Monday, June 20, 2011


I have a busy back half of the year already on the calendar, so I'll be taking the next three weeks off from the blog to finish some long-delayed projects, get myself organized, and squeeze in some R&R.

In short, I saw a window of opportunity, and I'm taking it. If you have the chance to do the same, you should.

Friday, June 17, 2011

Know Your Presenter

Excuse the political message of this piece- watch for three things:

-Simplicity of message. A bunch of complicated ideas are boiled down to easily understood bits;
-A clarifying visual is used to illustrate each one;
-An understanding of who the presenter is, and what his strengths are.

"The Truth About The Economy in 2:15"

Robert Reich is 4' 10", but you have no hint of that in the video. The camera is below his eyeline, making him appear tall. The easel is at his height, keeping the perspectives right. He is well lit, and uses a mic so the audio is clear.

He also has art skills- which provides the visuals that move the piece along. The whole thing is well crafted.

Too often we allow our messages to be overwhelmed by the details. Step back, look at the big (possibly cartoon) picture, and simplify.

Thursday, June 16, 2011


I'm working with a busy, talented vendor who does great work. The biggest drawback is they struggle with communication.

A work request goes on their To-Do list, but they can't or won't estimate when it will be finished. The work is brilliant when it comes in, and deadlines are met, but the awkward silence during the development process can be disconcerting. You have to decide whether the level of work is worth the silence.

If you do awesome work and your dance card is full, you can let customer service slide. Most of us don't have that option.

Wednesday, June 15, 2011

The Time For Each Tool

We have a universe of communication tools at our fingertips, but I see little consistency in how they are used.

How I like to operate:

Twitter: Great for general broadcasts, but you can't be hung up on who will and will not see it. Too much is outside your control.

I hate trying to have a private conversation via Twitter DM. Too little space, too easy to broadcast the private to the public.

Email: Much better for specific information and thoughts longer than 140 characters. Odds of your email message being seen? Pretty high, especially if the person you are emailing wants to hear from you.

Phone: Gotta know something right now, or i know a two minute call will replace a twenty email chain. Get the answer already.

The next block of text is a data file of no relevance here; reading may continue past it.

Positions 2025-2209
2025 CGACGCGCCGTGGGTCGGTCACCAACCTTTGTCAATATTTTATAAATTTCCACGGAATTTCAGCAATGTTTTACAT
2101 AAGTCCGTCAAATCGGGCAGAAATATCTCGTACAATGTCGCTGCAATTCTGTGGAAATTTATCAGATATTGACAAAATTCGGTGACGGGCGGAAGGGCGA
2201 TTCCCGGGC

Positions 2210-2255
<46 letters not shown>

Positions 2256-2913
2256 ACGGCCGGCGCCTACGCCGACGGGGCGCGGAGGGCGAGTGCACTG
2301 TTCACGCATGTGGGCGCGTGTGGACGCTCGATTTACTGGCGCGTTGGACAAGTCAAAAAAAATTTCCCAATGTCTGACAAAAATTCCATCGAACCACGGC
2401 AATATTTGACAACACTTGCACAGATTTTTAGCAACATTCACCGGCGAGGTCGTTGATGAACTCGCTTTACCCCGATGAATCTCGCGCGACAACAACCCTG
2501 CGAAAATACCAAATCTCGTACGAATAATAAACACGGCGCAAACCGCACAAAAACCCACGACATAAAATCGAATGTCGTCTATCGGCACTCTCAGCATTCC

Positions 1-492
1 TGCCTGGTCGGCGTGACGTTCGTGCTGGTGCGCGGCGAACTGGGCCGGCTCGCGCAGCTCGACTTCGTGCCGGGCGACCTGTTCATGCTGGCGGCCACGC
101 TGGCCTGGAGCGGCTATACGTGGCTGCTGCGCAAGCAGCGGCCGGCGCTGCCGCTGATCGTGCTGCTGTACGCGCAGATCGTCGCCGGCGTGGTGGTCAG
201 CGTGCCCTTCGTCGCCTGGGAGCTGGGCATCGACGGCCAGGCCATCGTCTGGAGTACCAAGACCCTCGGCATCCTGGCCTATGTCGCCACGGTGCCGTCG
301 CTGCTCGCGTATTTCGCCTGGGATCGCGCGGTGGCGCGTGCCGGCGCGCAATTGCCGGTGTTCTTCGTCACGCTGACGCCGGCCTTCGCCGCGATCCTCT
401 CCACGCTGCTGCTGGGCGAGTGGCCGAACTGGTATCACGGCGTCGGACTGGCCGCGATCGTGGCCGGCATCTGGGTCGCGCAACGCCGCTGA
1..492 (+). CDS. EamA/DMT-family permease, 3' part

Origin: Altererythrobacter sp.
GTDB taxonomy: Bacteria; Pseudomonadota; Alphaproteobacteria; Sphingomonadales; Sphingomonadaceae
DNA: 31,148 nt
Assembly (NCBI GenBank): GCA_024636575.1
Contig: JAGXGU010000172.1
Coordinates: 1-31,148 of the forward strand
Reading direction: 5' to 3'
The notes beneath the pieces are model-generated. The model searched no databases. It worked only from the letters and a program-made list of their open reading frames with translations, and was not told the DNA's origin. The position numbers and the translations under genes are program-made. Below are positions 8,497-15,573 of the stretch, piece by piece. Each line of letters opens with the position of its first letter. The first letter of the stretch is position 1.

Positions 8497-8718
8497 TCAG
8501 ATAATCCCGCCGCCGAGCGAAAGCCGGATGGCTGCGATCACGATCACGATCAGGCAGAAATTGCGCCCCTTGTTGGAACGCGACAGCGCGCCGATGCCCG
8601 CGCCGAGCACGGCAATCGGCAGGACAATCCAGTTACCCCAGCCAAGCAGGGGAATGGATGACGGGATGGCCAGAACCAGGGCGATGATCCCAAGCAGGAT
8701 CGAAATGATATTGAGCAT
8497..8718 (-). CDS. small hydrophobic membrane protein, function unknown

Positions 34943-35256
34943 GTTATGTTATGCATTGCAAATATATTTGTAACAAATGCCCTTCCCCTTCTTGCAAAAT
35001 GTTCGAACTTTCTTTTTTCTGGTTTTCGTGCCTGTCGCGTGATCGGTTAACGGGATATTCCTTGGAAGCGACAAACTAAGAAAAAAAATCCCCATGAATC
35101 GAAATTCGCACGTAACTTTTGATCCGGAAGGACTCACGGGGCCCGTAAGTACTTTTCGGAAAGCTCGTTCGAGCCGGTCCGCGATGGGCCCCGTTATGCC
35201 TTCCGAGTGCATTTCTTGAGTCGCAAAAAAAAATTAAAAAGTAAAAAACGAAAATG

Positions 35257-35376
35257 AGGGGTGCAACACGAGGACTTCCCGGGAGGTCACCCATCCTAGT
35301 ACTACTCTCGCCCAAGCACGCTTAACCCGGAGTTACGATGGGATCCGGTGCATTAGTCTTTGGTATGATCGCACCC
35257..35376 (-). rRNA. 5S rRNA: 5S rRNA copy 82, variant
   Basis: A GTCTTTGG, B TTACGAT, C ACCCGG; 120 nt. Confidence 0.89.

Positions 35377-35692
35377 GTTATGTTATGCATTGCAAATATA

Skype: Better than physically traveling, but often just a phone call with pictures.

Facebook: Not for work communication. Between you and customers, sure, but not between you and vendors or colleagues.

For both of you who are trying to get a hold of me, you now have the ground rules. Your mileage may vary

Monday, June 13, 2011


We are all too close to our work, and things slide by.

I just noticed a typo on this blog that had been there for months. How embarrassing.

But I brought it on myself by not asking a friend who is good at that sort of thing to take a look at the blog and help me rid it of the mistakes. I assumed my work is solid.

Solid is not bulletproof. Get someone to ride shotgun with you.

Friday, June 10, 2011


Occasionally I start projects too quickly.

Just dive in, head first, let's get to the fun part of creating.

As a result, sometimes I go rushing past the important foundations the creative is built upon, and end up backtracking to make things right. Time and money are lost. I feel like a dork.

I see this on large projects, too. The group rushes to get things built without fully fleshing out what the end needs will be. Costly adjustments have to be made on the fly. Time and money are lost.

The concept of premortem is appropriate for situations like this. At the start, the team visualizes all the ways the project can fail, then attempts to mitigate the various risks. The chances of success rise as a result.

The end should always influence the beginning.

Thursday, June 9, 2011


I love sarcasm and snark in general. Guilty pleasure.

But it can also be a barrier to others, and I have to pick and choose when I roll it out. You have to understand whether those around you are going to get the joke the way you intend it.

Understanding sarcasm requires understanding the context behind it- without it, the joke is lost. Self-deprecating sarcasm can come across as arrogance, which will immediately separate one from their listeners.

If everyone is in on the joke, it can be wonderful. Anything else will be awful. Use sparingly.

Wednesday, June 8, 2011


It doesn't apply to every workflow, but there is tremendous advantage to doing work in batches.